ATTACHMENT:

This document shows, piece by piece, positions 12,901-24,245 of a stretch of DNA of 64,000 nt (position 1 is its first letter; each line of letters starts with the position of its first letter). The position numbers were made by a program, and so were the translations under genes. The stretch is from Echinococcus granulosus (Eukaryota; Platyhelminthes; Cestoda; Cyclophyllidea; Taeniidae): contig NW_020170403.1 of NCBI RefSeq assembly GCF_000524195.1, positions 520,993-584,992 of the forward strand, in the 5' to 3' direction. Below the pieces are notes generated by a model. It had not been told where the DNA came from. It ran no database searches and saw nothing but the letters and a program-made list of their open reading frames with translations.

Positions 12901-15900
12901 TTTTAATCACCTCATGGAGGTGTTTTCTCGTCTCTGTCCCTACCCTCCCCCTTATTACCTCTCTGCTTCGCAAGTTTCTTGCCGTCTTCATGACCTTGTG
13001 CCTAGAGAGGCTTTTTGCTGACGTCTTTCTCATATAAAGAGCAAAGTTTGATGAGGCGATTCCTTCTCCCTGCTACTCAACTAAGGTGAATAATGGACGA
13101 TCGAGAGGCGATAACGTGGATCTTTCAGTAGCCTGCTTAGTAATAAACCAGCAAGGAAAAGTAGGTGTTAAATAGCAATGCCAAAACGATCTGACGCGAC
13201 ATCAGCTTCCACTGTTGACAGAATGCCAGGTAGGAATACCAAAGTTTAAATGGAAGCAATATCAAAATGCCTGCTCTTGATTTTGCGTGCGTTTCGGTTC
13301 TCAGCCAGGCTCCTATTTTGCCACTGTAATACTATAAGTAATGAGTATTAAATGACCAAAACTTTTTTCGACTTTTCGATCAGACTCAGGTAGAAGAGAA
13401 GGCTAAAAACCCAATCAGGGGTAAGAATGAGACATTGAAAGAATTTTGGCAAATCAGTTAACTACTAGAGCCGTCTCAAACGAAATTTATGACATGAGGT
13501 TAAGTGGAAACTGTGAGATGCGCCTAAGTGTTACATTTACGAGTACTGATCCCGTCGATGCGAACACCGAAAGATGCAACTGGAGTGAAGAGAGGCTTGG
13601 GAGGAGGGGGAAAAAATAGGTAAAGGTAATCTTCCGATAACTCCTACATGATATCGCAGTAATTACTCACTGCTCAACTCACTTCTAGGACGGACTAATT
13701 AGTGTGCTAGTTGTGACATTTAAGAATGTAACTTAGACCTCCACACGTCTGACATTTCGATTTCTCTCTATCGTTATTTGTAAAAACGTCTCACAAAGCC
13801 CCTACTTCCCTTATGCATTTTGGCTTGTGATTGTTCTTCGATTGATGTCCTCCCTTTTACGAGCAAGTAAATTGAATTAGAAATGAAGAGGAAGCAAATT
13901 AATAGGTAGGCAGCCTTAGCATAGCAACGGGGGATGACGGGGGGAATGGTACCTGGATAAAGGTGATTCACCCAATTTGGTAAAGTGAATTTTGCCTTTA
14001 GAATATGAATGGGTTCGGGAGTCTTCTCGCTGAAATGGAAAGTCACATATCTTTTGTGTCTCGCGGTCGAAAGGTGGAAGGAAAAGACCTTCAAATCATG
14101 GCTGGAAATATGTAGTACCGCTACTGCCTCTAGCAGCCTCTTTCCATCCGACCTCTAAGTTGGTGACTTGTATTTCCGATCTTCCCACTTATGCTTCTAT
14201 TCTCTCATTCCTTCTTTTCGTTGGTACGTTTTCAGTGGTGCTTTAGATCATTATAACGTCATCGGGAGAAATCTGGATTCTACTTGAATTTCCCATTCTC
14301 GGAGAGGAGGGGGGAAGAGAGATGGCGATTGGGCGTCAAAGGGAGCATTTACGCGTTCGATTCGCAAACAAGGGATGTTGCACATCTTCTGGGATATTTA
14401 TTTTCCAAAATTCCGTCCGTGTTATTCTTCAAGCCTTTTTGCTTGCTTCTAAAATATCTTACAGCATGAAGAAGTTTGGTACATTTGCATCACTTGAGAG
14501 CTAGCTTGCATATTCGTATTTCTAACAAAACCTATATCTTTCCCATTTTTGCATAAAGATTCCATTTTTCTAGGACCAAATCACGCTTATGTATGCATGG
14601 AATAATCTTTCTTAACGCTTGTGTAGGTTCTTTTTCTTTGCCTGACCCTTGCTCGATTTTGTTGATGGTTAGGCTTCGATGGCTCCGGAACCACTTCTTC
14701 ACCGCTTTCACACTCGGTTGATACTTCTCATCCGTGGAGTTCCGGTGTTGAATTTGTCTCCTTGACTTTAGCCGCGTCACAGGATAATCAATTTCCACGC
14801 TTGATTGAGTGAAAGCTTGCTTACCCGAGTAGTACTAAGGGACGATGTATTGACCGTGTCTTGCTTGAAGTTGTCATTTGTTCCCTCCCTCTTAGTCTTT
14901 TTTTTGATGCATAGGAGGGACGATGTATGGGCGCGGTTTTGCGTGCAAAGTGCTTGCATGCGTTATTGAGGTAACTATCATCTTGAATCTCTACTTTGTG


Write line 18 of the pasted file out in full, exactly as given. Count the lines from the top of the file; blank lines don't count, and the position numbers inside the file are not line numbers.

14401 TTTTCCAAAATTCCGTCCGTGTTATTCTTCAAGCCTTTTTGCTTGCTTCTAAAATATCTTACAGCATGAAGAAGTTTGGTACATTTGCATCACTTGAGAG